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Excerpt from Oral History Interview with Daniel H. Pollitt, November 19, 1990. Interview L-0048. Southern Oral History Program Collection (#4007) See Entire Interview >>

Media coverage of a violent attack against integrationists forced reevaluation of segregation

Pollitt discusses two incidents of fierce support of segregated public facilities. The depiction in the press of an elderly priest's arrest began to make Chapel Hill residents question Jim Crow accommodations.

Citing this Excerpt

Oral History Interview with Daniel H. Pollitt, November 19, 1990. Interview L-0048. Southern Oral History Program Collection (#4007) in the Southern Oral History Program Collection, Southern Historical Collection, Wilson Library, University of North Carolina at Chapel Hill.

Full Text of the Excerpt

...But the way that it happened was that there was a speaker invited down to the Y, by the Y, from the "Village Voice". That's Anne Queen reaching out for new experiences and new voices. So she invited somebody from the Village Voice and David Dansby was a law student who was the first black, I think, to graduate from the undergraduate school and the law school, and a professional school. And it was still very rare. I think we had maybe three or four blacks in the entire law school and he was one of them. But David Dansby was the host with somebody else. They had called what was then "The Pines" restaurant, and said, "We're going to come for dinner afterwards," and the guy said, "Fine. Table for five," or something like that. They showed up with a guest, the "The Village Voice" speaker, and two or three other whites and David Dansby. So, they said, "We cannot serve you." And they said, "I called you and made arrangements." "Well, we can't serve you." And so, they wouldn't leave and they were arrested. That was the first arrest. And it was dumb to arrest somebody from the "Village Voice" because he probably went back to New York and wrote it all up. "What kind of a town is this?" You know. But then, two nights later, there's another group that decides to go down to "The Pines" and seek service and integrate it. And one was Father Parker. Father Parker was a retired Episcopalian priest who was well into his eighties. He wore the clerical collar and the black vest and he had snow white hair and he looked like a saint. He was tall and sort of gaunt. He went with the next group, the second group, to "The Pines" and there were maybe four or five and I forget who the others were. But they told them to leave, and they wouldn't leave and they called the cops and told them they were trespassing. At that time, the policy was to go limp, just go limp, and then the police would carry you out and put you in the car and you would be charged with resisting arrest for going limp and for trespassing. The bail was $150 for each and so there was a problem of raising bail money. We didn't like people to get arrested unless they had the bail money with them. But Father Parker went limp and somehow he lost his hat in the melee, so the front page story had a picture of Father Parker being carried out. Then the caption was "Father Parker Loses Hat," or something. Well, about fifty people sent him hats.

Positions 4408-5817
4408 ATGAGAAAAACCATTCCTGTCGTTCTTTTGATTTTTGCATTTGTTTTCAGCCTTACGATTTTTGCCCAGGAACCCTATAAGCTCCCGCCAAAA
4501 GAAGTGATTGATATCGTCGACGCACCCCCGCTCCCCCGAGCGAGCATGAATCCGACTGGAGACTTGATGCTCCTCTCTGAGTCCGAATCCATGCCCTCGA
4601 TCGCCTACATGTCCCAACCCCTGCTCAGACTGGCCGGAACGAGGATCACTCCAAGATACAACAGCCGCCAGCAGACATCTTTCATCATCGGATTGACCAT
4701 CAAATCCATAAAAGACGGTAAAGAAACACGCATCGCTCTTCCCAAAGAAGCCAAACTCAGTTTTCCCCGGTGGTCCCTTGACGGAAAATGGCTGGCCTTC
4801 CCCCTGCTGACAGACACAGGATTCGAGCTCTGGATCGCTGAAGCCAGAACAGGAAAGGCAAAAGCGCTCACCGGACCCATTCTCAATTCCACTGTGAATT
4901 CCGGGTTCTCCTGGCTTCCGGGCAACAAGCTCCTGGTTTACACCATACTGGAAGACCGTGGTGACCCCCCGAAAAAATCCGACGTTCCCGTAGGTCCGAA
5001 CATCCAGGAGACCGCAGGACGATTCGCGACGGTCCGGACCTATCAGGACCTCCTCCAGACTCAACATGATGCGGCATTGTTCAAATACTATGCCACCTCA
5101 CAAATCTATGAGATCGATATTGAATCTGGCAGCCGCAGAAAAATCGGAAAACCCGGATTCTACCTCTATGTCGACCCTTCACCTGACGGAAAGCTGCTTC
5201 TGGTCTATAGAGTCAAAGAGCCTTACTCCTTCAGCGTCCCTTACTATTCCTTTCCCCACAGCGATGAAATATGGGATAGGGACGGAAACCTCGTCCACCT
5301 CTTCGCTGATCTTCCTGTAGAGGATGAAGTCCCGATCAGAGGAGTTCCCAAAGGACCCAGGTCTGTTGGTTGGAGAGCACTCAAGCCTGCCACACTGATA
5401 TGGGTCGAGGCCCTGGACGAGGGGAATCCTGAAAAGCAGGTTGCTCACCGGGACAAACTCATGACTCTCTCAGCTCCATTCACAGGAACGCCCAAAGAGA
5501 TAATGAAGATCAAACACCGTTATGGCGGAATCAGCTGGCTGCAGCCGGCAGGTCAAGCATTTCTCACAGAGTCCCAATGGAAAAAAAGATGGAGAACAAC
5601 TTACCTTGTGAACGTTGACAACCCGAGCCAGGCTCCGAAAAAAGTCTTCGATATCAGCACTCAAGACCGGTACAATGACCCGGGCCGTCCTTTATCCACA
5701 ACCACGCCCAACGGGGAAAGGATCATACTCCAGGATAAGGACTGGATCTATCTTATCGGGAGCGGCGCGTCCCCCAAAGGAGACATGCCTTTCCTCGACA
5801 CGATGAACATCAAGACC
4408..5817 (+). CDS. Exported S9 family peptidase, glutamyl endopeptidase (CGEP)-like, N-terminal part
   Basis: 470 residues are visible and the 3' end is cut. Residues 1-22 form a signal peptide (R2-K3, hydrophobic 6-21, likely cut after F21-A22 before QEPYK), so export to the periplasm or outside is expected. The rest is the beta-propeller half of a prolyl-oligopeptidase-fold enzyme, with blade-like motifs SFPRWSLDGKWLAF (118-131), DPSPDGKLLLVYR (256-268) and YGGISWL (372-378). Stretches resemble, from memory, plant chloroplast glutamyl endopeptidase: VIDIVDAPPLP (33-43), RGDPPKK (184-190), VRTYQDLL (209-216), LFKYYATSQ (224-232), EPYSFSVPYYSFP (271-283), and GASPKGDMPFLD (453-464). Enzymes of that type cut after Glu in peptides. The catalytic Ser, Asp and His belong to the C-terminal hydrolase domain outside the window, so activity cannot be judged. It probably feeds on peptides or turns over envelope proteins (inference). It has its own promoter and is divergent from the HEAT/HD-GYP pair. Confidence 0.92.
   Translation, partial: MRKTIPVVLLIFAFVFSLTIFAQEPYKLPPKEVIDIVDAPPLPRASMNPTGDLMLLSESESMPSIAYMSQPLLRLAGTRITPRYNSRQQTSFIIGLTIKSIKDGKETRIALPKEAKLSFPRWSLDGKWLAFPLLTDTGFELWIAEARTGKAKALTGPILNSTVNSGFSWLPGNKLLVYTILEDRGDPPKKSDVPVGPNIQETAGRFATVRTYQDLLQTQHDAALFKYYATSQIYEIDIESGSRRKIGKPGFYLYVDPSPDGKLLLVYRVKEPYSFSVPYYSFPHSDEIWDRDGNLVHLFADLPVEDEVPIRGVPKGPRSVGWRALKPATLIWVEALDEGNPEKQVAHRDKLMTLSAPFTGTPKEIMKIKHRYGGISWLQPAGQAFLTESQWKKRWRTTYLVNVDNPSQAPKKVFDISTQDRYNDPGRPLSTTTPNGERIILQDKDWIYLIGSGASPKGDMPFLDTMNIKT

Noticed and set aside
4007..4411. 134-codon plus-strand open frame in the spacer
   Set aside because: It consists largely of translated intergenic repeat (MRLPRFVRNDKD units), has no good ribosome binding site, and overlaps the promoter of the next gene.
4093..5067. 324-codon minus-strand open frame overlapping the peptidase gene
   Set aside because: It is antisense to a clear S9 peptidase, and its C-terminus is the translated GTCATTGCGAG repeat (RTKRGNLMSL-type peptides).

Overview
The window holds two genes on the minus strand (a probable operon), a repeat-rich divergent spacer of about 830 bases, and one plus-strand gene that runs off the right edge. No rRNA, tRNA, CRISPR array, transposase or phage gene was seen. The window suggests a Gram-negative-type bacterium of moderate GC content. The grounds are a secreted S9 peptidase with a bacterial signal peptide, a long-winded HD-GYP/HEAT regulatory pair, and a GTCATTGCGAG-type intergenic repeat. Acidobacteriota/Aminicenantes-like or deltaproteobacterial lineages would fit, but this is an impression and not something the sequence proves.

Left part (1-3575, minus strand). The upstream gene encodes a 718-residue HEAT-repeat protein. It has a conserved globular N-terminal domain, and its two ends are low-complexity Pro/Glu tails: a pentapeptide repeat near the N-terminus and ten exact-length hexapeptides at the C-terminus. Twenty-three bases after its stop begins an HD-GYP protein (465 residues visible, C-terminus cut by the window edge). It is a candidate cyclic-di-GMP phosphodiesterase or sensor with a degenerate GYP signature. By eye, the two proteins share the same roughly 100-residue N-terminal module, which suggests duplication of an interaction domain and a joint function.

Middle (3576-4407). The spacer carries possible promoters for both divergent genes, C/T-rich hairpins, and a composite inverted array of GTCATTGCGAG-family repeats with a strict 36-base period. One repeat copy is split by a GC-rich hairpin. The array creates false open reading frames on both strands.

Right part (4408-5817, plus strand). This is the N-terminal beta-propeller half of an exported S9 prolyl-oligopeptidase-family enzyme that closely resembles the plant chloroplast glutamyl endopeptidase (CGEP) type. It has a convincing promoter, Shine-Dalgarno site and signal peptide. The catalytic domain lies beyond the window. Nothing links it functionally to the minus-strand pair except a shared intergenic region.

Was this on the "Chapel Hill Weekly"?
Yes. So that got a lot of publicity going. And if Father Parker is going to lay his body on the line, you know, at his age, why shouldn't the rest of us? So, that started the tumultuous period. There were letters to the newspaper every day pro and con. There was a big debate going on everywhere. Every night there'd be a sit-in somewhere. And this time, it was done by the college students, all of whom had been active in the Y.